Fig. 9. Paratethyan representatives of the nassariid genus Cyllenina reflect an Early Miocene start up phase, which culminates in an Early Middle Miocene acme. This pattern might also be explained by a climatic warming starting during the Karpatian and peaking in the Early Badenian. Note the dramatic decrease in diversity of this genus in the Middle Badenian. The second acme of Cyllenina during the Early Pliocene in the Mediterranean Sea seems to confirm our interpretation of that genus as a thermophilic element

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Among the bivalves, some of the Badenian immigrants with roots in the fauna of the Mediterranean Lower Miocene are Isognomon (Hippochaeta) maxillatus (LAMARCK), Plicatula (Plicatula) mytilina PHILIPPI, Megacardita jouanneti (BASTEROT) and Thyasira (Thyasira) michelottii (R. HÖRNES).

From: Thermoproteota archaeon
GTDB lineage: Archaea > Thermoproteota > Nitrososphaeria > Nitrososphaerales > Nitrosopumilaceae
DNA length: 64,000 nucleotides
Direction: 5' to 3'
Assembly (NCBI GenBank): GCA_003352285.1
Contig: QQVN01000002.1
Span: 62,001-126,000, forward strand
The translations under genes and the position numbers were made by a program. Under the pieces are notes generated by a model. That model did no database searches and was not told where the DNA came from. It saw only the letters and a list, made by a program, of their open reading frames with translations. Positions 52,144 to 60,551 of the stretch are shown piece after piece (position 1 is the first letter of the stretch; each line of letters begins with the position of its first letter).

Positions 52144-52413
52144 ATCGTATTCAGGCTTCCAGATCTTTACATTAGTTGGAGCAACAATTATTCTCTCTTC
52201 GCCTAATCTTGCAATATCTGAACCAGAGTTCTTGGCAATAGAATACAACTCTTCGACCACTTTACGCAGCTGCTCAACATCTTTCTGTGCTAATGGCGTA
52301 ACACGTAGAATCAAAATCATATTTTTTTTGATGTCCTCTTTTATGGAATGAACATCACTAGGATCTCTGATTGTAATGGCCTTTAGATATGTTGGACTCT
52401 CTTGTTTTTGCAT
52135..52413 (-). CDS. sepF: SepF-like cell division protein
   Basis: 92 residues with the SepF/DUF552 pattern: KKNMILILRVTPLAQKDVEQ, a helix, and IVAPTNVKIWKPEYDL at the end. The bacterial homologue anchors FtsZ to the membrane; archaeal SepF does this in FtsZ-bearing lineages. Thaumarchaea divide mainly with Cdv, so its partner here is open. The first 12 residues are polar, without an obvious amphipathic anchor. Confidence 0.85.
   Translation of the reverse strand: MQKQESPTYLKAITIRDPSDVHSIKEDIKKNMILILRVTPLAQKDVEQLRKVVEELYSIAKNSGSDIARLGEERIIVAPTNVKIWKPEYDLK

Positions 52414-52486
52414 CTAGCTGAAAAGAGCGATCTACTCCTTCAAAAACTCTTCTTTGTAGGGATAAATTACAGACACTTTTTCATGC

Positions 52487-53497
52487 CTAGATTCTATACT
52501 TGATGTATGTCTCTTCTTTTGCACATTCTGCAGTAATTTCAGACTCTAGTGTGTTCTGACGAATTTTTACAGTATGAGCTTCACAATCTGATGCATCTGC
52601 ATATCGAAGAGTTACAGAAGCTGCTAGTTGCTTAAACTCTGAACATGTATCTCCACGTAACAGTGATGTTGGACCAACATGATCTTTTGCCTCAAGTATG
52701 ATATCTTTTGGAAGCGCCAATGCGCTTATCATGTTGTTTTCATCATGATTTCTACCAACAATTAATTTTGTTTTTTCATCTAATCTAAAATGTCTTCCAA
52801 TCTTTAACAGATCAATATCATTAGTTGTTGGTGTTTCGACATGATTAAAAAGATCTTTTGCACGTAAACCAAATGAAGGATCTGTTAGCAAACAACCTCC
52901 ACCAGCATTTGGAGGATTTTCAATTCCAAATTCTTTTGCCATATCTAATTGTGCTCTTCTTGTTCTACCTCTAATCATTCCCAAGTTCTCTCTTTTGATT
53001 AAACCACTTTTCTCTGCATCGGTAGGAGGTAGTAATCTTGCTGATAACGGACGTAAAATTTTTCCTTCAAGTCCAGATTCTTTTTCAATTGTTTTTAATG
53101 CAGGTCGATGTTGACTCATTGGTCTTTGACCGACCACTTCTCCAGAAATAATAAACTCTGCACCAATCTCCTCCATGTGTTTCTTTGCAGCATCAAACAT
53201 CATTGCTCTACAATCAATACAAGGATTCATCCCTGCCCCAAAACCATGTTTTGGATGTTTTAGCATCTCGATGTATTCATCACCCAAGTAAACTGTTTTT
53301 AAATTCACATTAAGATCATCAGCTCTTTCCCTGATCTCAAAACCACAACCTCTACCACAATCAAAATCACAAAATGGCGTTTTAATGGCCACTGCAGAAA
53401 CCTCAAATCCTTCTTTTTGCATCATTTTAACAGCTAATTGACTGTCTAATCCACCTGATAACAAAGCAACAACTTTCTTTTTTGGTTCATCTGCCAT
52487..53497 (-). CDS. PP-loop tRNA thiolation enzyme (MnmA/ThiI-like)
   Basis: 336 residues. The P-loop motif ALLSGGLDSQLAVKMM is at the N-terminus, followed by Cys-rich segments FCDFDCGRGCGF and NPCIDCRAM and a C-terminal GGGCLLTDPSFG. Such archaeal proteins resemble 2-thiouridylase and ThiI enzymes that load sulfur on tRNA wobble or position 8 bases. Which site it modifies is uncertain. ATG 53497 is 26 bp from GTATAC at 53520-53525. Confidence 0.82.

Influence of palaeoclimate This Early Badenian heyday of typical Early Miocene thermophilic taxa such as Isognomon, Tibia, Rimella, Melongena and Tudicla seems to be climatically triggered because it coincides with the climatic optimum spanning the Late Burdigalian and the Early Langhian (MC GOWRAN 1979; BEU & MAXWELL 1990; MILLER & al. 1991; RÖGL 1998; NISHIMURA & SUPARKA 1997;

TSUCHI 1997). Another hint for this conspicuous warm spell is the evolution of the nassariid genus Cyllenina (Text-fig. 9). It is a rare constituent of Eggenburgian, Ottnangian and Late Badenian faunas because it contributes at maximum 1 species per assemblage. During the Karpatian, it is present with at least 3 syntopic species in the Korneuburg Basin. Soon after, during the Early Badenian, its diversity increases to 9 species ­ 6 of these occur in the Grund Formation. After this radiation, the number of species drops considerably down to 3 in the Late Badenian (HARZHAUSER & KOWALKE, submitted). The interpretation of this genus as a thermophilic element is strongly supported by the timing of its second major radiation, i.e. during the Early Pliocene warming in the Mediterranean Sea (cf. BELLARDI 1882). Another good candidate for tracing a climatic optimum are strombids (Text-fig. 10). Within this group, the